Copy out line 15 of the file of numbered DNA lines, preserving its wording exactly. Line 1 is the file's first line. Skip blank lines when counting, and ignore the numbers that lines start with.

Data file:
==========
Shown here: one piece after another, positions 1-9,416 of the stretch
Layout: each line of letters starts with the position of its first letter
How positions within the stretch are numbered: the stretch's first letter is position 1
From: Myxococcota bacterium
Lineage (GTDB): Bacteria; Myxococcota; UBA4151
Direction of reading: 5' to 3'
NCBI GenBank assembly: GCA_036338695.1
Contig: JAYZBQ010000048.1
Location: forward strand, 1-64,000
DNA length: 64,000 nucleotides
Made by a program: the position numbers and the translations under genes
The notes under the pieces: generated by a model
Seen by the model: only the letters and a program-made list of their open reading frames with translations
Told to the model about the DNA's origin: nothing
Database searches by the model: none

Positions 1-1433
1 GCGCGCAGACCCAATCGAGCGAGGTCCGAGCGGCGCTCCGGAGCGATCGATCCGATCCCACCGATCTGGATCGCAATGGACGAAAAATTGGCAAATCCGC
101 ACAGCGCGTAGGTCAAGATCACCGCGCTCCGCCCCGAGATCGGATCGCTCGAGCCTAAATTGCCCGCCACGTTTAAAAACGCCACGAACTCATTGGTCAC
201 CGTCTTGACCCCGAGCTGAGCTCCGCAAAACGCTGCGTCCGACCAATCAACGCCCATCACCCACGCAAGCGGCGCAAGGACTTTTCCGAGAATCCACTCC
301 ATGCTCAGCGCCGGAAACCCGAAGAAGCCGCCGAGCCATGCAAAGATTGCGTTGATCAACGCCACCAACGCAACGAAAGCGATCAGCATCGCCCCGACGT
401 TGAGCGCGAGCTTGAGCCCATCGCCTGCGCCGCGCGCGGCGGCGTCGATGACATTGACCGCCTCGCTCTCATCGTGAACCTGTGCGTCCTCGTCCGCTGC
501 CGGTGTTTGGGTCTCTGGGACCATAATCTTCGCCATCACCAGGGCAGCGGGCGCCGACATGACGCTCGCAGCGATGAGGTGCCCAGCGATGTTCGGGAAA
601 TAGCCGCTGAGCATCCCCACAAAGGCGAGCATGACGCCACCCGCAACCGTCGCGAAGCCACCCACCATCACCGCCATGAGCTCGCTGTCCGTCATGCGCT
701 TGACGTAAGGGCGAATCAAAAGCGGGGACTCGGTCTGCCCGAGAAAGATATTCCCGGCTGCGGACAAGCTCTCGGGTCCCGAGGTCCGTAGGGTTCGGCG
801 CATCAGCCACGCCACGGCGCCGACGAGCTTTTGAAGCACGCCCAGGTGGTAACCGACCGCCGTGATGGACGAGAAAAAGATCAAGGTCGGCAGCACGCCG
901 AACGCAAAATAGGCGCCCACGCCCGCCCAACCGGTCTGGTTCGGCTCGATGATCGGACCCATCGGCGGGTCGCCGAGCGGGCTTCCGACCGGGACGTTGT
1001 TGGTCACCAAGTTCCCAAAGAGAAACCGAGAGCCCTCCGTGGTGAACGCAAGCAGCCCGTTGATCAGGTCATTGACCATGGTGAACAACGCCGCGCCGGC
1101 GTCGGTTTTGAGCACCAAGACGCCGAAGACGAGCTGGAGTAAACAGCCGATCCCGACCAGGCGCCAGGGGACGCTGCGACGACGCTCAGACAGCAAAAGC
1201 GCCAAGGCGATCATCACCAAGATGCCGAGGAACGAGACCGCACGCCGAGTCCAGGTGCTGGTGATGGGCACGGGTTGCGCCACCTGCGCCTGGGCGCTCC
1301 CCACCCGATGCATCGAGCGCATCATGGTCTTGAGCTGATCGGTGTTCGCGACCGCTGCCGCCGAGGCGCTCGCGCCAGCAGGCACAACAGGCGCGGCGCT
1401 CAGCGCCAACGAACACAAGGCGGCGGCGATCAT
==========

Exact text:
Database searches by the model: none